Wednesday, November 18, 2009

The Benefit of Critique Groups

A while back on the blog one of my readers said something about critique groups that really got me thinking. Her comment was that while she loved her critique group she didn’t always trust their feedback. She had mixed feelings about that since she has learned a lot from them, but wasn’t sure they were always steering her in the right direction.

While I’ve never been in a critique group I think in some ways this is a great sign. A good critique group, like a good editor, shouldn’t always be telling you how to write or fix your book, they shouldn’t even always be able to identify what exactly is wrong. What a good critique group should do is help guide you, point out concerns, and get you thinking about your writing in different ways.

The truth about editing and edits, whether they are from an agent, an editor, a good friend or a critique group is that it’s all subjective. The dream editing partner is someone who understands you and understands your writing, but is still willing to address concerns even if she thinks you won’t be receptive to them. For example, I might tell you that the hero in your book is too manly and not sympathetic enough. Ultimately, just because I said it doesn’t make it right or doesn’t mean other agents, editors, and readers won’t feel differently. It’s just my opinion. Whether or not you make changes has to be up to you. However, if it even gets you thinking about your characterization, then I’ve done my job.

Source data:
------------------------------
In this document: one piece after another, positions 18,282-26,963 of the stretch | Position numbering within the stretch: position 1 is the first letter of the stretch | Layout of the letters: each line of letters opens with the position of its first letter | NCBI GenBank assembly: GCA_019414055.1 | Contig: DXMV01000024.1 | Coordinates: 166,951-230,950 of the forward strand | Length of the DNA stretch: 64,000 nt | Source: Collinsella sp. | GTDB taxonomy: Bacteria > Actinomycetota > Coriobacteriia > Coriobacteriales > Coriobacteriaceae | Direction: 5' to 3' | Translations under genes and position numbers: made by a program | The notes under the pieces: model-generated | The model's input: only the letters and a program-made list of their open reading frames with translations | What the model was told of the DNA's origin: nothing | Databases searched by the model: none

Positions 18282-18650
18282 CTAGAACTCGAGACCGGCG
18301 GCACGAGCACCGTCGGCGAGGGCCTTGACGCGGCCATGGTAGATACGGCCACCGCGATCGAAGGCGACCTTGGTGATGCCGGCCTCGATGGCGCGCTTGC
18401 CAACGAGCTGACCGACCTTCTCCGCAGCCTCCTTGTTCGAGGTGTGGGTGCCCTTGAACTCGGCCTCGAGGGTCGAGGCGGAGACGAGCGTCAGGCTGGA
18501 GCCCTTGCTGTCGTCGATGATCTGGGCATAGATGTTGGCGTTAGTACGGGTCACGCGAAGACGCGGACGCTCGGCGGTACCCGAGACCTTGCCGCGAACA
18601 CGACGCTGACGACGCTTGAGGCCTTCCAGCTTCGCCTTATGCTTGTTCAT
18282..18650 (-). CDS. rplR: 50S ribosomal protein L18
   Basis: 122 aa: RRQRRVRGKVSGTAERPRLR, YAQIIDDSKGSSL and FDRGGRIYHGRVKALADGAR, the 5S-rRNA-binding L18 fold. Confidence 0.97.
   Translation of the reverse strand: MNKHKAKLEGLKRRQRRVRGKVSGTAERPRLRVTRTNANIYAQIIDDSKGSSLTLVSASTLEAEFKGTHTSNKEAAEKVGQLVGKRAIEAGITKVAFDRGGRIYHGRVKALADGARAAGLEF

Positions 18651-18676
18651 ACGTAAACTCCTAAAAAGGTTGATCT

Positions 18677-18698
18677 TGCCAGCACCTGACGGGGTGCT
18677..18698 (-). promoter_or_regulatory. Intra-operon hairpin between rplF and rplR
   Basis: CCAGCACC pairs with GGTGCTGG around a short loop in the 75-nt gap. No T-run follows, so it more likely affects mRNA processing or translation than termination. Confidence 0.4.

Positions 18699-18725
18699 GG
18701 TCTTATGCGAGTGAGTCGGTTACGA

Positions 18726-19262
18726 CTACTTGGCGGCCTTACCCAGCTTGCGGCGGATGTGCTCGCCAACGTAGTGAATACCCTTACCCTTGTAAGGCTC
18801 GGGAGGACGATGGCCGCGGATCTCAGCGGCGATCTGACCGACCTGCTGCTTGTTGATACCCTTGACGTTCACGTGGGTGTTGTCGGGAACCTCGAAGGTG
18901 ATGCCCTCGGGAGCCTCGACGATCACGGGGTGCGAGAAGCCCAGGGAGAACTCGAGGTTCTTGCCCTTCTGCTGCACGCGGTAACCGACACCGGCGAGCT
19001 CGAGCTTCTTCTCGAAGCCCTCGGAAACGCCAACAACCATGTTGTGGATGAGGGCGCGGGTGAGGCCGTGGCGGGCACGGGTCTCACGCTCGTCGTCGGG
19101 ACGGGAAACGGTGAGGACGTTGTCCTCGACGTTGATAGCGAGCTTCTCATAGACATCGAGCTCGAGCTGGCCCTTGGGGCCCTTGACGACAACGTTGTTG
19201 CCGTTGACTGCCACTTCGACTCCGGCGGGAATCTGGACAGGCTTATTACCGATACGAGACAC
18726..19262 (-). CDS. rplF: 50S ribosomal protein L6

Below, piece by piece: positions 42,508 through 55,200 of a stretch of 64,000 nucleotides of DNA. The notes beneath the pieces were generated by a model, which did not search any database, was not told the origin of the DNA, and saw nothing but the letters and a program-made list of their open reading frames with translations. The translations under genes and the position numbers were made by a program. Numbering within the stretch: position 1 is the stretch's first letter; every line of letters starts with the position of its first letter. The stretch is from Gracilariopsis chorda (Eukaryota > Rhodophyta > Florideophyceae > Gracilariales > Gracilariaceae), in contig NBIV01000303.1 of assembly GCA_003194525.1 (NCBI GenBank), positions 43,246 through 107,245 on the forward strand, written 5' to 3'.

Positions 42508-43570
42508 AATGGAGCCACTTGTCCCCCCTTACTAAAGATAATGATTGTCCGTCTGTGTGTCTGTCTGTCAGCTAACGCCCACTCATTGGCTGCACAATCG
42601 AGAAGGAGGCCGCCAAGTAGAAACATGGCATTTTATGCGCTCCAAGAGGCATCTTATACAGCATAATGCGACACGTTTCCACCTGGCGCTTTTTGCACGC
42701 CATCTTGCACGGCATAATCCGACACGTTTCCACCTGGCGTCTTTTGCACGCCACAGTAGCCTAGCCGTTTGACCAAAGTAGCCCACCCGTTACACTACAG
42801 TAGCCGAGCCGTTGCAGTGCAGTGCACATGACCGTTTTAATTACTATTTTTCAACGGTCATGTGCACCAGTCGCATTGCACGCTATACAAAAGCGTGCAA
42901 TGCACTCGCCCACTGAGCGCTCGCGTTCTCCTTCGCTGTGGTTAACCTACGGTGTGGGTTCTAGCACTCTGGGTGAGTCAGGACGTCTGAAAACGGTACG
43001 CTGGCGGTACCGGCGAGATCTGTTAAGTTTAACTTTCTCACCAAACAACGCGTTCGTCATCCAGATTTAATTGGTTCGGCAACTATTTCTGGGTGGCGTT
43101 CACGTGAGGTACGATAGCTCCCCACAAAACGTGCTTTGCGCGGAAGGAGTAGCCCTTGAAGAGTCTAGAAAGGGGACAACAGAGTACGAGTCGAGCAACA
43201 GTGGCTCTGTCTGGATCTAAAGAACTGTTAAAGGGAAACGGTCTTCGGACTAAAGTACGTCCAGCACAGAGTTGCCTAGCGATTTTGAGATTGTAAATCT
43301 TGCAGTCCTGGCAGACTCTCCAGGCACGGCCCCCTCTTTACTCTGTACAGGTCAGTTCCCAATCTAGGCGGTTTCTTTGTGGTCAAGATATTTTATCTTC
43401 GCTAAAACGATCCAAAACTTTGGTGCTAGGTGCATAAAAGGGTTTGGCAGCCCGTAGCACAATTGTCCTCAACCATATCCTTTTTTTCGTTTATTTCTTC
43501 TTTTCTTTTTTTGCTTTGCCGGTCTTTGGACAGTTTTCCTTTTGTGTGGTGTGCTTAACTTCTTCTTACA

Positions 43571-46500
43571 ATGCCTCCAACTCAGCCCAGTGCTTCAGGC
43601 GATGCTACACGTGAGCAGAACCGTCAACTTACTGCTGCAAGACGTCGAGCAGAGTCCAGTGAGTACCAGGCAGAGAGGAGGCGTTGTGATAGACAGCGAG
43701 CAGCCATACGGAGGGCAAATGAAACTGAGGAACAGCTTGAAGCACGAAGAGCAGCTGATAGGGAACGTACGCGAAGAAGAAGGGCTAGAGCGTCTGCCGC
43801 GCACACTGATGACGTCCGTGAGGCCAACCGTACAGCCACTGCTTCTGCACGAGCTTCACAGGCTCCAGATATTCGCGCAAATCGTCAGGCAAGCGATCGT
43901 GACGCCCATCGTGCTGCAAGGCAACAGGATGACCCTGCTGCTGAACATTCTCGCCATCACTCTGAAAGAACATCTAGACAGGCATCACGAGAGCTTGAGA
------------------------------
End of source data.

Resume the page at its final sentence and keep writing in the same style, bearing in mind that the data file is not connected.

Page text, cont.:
The very first step to success in this business is learning to trust yourself. Take everything you’re given from agents, editors, and critique partners and absorb it, weed through it, and decide what works for you and what doesn’t. Unfortunately, there’s never a guarantee in this business and that goes for edits too.

Okay, all of that being said, to have a good critique group I do feel you need to be getting something out of it, and that isn’t just on critiques of your own work. I honestly believe you can learn more from reading and critiquing the work of others than you can from the critiques you’re receiving.

There’s no magic answer in the arts. That goes for writing, painting, quilting, cooking, or photography. We all come to an art with our own ideas and our own baggage. Let others and their ideas help you learn, grow, and reevaluate your writing, but don’t expect someone else to tell you how to do it.

Jessica

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